Friday, October 12, 2007

Five New Rules for Management

The Gallup Management Journal released an article titled: "Five New Rules for Management: Lessons From Some of the World's Best Companies."

Rule 1: You can't measure and manage the employee and customer
experiences as separate entities.

"...this means that you cannot separate the responsibility for the quality of a company's employee relationships from the responsibility for the quality of its customer relationships."

Rule 2: Emotion frames the employee-customer encounter.

"The measurement and management of the employee-customer encounter must acknowledge and incorporate the crucial emotional infrastructure of human behavior and decision making, yielding a concept that extends beyond traditional considerations of employee and customer satisfaction..."

Rule 3: You must measure and manage the employee-customer encounter at a local level.

"Though companies can manage many kinds of organizational activities effectively from the top down, the employee-customer encounter is an intensely local phenomenon..."

Rule 4: We can quantify and summarize the effectiveness of the
employee-customer encounter in a single performance measure

"The interactive effects of employee and customer engagement at the local
level exponentially drive operational and financial performance and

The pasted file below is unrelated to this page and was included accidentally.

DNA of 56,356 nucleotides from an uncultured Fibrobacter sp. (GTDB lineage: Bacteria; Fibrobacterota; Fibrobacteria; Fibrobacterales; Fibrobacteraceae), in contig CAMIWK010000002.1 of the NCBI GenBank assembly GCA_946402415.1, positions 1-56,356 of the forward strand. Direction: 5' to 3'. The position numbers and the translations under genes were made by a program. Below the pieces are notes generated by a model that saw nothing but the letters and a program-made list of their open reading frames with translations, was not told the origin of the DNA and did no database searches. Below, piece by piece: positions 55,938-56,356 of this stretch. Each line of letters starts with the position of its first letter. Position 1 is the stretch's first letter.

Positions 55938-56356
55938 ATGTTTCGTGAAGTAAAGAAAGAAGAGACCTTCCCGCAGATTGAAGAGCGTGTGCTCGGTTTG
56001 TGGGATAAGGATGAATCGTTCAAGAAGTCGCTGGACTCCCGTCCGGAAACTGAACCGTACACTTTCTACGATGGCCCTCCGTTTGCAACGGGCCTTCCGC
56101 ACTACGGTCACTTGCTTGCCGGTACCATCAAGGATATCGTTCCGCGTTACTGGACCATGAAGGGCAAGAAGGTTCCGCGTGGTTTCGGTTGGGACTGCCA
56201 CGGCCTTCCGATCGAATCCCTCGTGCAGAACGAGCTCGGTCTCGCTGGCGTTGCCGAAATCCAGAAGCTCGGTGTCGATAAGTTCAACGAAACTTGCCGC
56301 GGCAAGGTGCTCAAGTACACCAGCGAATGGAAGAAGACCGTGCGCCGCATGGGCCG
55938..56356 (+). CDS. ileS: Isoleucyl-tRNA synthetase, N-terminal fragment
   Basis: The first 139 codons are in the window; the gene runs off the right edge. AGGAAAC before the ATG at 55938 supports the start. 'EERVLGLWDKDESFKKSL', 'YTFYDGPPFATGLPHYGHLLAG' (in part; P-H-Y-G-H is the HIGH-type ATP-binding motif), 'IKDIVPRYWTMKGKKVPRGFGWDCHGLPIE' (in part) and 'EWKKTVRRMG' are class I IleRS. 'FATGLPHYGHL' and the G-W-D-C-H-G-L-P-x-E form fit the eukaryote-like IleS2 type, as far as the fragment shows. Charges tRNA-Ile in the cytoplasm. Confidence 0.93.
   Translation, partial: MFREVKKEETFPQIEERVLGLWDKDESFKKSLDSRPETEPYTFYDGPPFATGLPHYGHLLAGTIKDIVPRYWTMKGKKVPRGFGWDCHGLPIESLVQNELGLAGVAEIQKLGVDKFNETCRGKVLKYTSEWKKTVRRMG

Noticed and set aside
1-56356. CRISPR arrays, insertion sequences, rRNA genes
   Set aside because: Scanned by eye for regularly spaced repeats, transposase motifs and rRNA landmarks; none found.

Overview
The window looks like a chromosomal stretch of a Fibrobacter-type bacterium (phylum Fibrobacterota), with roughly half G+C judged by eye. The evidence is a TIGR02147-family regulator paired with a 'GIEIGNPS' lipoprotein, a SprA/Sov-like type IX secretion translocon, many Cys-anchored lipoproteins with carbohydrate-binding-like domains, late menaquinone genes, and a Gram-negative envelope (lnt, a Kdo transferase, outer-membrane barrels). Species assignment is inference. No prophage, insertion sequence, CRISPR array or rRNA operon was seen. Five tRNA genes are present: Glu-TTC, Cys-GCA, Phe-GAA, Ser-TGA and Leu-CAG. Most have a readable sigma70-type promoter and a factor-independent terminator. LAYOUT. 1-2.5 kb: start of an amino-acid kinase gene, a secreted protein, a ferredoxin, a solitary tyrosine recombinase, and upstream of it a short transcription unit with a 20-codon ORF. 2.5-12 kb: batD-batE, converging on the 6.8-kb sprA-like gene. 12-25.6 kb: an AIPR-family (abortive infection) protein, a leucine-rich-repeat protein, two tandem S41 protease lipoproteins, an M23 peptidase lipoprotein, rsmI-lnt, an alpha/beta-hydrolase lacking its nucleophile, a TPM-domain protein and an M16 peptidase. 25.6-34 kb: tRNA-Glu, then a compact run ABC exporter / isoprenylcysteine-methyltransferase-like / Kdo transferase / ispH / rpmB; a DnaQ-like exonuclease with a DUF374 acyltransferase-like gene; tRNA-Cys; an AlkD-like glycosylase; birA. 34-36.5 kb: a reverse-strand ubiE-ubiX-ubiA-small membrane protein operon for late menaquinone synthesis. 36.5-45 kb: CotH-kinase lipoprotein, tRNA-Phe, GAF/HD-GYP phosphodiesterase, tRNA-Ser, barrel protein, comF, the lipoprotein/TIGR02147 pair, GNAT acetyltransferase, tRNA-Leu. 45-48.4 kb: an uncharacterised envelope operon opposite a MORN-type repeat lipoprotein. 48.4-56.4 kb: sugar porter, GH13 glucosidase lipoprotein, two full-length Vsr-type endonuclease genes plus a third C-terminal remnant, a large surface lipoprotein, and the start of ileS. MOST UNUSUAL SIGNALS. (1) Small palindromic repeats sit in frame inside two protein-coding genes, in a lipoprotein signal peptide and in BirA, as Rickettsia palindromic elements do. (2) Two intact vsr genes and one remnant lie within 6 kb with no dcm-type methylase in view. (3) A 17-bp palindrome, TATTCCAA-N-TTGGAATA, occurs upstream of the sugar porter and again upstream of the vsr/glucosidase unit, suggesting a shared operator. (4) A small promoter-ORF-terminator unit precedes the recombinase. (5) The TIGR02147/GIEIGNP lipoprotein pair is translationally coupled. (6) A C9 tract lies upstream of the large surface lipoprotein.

Essentially, Gallup makes the point that an employee who has a good "relationship" with his or her employer and feels a part of a broader corporate culture is more likely to create positive experiences for customers at the point of contact.

How to create such a relationship and establish a culture of service? See Rule 5.

Rule 5: Improvement in local HumanSigma performance requires deliberate and active intervention through attention to a combination of transactional and transformational intervention activities.

"Transactional activities, such as action planning, training, and other aggressive interventions, are cyclical interventions that tend to be topical and short-term in focus and to recur regularly. They are designed to help your company do what it already does -- but do it better."
Rule five is a mouthful, but they are saying there are two ways to create the positive employee relationships that lead to positive customer interactions and one of them is to focus on training.

Employees cannot believe in their company if they do not understand what the company stands for. Employees cannot create successful customer experiences if they do not understand the desired customer experience.

McDonalds thrives because they can replicate their customer experience to the smallest detail anywhere in the United States. The food is not gourmet, but they execute it extremely well; it always tastes exactly the same.

Webcasting is an efficient and effective way to deliver the type of training and employee communications that build the consistency and esprit de corps that leads to consistently great interactions with customers.

Superior customer experiences are essential to maintaining differentiation and justifying margins.

Thursday, October 11, 2007